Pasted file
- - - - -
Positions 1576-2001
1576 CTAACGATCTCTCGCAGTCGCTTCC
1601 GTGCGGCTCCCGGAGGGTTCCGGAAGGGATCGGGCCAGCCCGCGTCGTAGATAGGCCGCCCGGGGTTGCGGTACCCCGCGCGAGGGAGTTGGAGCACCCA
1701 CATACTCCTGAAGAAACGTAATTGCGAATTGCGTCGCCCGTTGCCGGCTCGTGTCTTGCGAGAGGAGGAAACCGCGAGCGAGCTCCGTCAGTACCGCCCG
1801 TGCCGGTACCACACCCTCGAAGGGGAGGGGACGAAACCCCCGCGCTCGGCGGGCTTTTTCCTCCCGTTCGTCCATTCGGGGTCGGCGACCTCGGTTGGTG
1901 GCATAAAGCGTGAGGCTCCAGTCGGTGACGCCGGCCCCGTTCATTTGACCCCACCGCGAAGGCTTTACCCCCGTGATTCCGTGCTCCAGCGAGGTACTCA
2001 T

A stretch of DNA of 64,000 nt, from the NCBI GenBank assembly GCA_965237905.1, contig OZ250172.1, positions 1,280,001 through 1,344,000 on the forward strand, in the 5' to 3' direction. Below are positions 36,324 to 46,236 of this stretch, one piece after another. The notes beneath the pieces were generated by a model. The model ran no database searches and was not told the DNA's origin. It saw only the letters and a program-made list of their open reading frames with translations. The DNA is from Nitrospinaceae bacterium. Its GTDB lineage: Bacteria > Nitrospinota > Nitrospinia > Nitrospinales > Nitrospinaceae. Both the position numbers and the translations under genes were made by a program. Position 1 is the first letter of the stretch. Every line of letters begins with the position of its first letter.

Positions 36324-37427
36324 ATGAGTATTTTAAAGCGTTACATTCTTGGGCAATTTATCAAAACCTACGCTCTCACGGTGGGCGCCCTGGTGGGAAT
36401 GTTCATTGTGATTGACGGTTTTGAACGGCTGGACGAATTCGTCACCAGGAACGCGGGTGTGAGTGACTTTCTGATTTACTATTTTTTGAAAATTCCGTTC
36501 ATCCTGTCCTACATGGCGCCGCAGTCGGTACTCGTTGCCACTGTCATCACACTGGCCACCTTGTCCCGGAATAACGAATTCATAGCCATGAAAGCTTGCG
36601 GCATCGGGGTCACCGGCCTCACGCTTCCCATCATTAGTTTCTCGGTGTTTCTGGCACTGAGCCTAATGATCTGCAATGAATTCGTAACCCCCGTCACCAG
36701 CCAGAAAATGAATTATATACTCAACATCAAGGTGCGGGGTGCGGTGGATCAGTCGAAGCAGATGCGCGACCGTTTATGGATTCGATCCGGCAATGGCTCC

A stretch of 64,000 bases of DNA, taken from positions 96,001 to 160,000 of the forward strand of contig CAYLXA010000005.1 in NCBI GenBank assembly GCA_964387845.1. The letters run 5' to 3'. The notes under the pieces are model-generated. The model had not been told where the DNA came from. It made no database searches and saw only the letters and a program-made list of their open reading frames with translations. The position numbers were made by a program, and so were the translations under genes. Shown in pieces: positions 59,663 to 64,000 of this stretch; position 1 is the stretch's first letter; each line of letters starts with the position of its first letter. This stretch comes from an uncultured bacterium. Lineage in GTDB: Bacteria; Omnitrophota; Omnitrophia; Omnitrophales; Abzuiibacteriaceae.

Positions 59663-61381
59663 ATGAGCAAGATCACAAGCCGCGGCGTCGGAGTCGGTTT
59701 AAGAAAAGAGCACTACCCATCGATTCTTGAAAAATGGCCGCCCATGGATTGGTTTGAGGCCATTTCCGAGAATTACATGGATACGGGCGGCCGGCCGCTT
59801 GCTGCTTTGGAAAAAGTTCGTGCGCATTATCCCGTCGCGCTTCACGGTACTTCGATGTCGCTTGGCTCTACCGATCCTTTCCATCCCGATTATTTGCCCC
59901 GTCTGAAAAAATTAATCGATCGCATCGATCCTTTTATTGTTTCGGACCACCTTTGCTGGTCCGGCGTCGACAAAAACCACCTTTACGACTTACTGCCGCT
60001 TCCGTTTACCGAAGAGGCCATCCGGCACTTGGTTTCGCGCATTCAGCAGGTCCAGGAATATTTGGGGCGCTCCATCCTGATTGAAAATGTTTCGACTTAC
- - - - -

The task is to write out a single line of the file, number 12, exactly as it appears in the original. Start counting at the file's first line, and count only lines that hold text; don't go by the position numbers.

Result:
36501 ATCCTGTCCTACATGGCGCCGCAGTCGGTACTCGTTGCCACTGTCATCACACTGGCCACCTTGTCCCGGAATAACGAATTCATAGCCATGAAAGCTTGCG